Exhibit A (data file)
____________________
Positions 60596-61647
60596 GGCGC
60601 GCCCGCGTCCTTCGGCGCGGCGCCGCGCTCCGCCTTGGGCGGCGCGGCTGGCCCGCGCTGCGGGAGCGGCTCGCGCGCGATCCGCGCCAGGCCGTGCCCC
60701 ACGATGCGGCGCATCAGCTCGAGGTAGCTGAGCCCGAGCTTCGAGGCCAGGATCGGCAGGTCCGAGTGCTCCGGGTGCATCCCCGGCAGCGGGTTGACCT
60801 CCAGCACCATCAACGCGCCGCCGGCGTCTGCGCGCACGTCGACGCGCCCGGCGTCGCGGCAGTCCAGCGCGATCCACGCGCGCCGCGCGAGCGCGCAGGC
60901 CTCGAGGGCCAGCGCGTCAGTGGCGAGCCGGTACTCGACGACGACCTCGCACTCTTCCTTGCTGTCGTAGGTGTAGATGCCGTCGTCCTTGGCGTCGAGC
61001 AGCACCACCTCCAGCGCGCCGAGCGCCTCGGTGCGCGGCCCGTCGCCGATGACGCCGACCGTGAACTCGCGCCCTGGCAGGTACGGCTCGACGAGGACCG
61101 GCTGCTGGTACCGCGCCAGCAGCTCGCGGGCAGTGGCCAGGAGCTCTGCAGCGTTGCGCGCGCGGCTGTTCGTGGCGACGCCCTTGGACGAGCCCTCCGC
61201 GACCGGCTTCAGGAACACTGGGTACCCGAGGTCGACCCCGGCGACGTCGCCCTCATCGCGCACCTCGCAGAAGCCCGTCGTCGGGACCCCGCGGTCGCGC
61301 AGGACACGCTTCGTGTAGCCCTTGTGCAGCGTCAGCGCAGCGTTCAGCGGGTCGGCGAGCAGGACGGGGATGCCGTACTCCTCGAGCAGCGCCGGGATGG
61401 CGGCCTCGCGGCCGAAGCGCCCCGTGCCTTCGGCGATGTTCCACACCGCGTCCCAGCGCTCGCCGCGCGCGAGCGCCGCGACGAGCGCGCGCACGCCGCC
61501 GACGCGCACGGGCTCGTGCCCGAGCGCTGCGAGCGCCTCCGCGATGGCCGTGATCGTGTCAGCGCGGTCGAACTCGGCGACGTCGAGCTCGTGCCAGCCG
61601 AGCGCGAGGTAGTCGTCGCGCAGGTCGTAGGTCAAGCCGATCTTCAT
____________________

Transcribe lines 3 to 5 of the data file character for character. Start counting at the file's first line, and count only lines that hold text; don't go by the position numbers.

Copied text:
60601 GCCCGCGTCCTTCGGCGCGGCGCCGCGCTCCGCCTTGGGCGGCGCGGCTGGCCCGCGCTGCGGGAGCGGCTCGCGCGCGATCCGCGCCAGGCCGTGCCCC
60701 ACGATGCGGCGCATCAGCTCGAGGTAGCTGAGCCCGAGCTTCGAGGCCAGGATCGGCAGGTCCGAGTGCTCCGGGTGCATCCCCGGCAGCGGGTTGACCT
60801 CCAGCACCATCAACGCGCCGCCGGCGTCTGCGCGCACGTCGACGCGCCCGGCGTCGCGGCAGTCCAGCGCGATCCACGCGCGCCGCGCGAGCGCGCAGGC